Developing income scales for various groups of self employed to calculate contribution liability

Using a variety of initiatives, in 2004, Tunisia succeeded in raising social security coverage for old age pensions from 60 to 84 per cent of its workers and their families in just 10 years. Nearly all Tunisians who work in the public and private non-agricultural sectors are covered; and coverage rates were still below 50 per cent in the agricultural sector and among the self employed.

How is this being done so rapidly? Firstly, Tunisia took measures to limit the under declaration of income from the self-employed by developing income scales for various occupational groups to calculate contribution liability. This was followed by an extensive publicity campaign in collaboration with employers and workers’ organizations that brought a large number of employers and workers into the scheme. Secondly, as the government took these vigorous steps to improve compliance, confidence grew in the scheme as an effective source of protection against rising health care costs as well as providing security in old age.


Flexible terms for informal sector workers to participate voluntarily

One of the main reasons why informal sector workers do not want to participate in voluntary pension systems (and in some cases even comply with mandatory schemes) is that they find the strict criteria involved too onerous, e.g. in terms of contribution requirements, vesting policies and requirements on governance structure of pension fund itself etc..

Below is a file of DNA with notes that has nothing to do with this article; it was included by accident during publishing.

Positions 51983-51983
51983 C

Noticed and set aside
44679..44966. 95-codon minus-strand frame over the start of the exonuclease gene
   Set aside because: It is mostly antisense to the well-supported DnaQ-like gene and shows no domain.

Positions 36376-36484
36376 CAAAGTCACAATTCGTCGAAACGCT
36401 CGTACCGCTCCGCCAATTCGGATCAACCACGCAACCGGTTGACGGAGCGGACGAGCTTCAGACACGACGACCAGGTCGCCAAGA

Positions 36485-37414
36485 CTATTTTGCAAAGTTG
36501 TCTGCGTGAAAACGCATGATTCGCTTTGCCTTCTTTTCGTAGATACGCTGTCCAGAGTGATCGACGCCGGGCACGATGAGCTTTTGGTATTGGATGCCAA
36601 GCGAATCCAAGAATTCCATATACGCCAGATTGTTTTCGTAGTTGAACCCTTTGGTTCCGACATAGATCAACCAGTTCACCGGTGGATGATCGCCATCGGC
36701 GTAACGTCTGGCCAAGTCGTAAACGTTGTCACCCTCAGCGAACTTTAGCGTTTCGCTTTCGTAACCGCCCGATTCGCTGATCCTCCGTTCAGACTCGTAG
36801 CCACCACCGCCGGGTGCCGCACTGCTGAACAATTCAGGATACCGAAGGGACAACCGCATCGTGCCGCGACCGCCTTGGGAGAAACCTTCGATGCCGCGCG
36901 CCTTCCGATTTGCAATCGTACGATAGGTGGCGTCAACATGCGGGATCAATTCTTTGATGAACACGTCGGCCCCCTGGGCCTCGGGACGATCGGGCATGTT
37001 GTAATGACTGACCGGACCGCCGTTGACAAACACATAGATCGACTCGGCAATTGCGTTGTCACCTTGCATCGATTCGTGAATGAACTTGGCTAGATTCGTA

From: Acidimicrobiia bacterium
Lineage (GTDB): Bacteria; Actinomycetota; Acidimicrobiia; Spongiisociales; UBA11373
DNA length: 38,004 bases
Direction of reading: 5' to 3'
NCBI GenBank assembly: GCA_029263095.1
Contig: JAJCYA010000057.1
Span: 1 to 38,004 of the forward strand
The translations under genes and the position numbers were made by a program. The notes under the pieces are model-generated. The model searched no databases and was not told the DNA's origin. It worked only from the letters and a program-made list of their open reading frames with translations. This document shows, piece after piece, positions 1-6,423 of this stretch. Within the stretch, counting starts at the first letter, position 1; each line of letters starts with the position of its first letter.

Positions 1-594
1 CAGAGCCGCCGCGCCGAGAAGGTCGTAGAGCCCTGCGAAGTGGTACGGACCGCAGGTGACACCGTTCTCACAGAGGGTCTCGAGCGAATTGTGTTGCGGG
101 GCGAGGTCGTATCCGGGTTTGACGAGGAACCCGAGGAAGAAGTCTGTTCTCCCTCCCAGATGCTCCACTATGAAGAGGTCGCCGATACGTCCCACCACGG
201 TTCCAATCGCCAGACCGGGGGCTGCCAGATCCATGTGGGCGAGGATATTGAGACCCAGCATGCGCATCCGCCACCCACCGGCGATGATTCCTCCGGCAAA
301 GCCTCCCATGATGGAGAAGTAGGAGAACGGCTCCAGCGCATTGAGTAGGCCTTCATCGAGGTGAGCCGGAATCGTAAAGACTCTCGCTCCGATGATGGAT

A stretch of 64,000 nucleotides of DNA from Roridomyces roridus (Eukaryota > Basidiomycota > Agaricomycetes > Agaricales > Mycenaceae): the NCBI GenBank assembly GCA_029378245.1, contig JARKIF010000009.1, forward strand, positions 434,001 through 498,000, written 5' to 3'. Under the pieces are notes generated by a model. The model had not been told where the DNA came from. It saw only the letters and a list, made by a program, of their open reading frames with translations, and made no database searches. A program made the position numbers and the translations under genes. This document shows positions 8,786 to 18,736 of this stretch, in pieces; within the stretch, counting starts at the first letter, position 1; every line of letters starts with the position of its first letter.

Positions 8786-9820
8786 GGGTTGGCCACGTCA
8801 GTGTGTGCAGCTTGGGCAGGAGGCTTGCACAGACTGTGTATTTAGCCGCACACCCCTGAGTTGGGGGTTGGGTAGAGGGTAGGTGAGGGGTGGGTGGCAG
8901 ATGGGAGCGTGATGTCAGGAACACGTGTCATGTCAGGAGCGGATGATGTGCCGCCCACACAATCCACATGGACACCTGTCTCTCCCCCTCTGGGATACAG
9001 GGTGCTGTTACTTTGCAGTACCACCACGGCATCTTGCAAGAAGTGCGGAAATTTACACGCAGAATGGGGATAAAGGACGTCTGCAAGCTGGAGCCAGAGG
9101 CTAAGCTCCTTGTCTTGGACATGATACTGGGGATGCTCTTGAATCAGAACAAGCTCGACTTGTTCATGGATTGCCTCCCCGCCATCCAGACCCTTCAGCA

In order to encourage participation of this particular group of population, it may therefore be necessary to relax some requirements to a level which is consistent with the situation relating to informal sector workers. For example, in China informal sector employees are required to join the mandatory public pension scheme.

However, due to lack of incentives and relatively high contribution rates, as well as lax enforcement powers of the labour ministry, very few comply with this requirement. In view of this problem, in many local regions across the country, restrictions have been modified to encourage participation.
Specifically, the contribution rates for the system have been reduced from the standard 28% of earnings (20% from employer and 8% from employee) to 20% (of which 8% will be directed to an individual account).

In Chile and in other developing countries where there is a large agricultural sector, in order to encourage participation of the temporary and/or seasonal workers (most from the agricultural sector), flexible contributions are allowed. In other words, when there is a good harvest, due to good weather conditions and/or advances in fertilization technology, farmers can make larger pension contributions than normal. However, if bad weather conditions prevail (e.g. flooding or pest problems) farmers may not have sufficient funds to meet their basic needs, let alone to put aside extra money for pension contributions. Hence it can make sense to allow for irregular contributions which correspond to the income pattern of such seasonal industries and workers.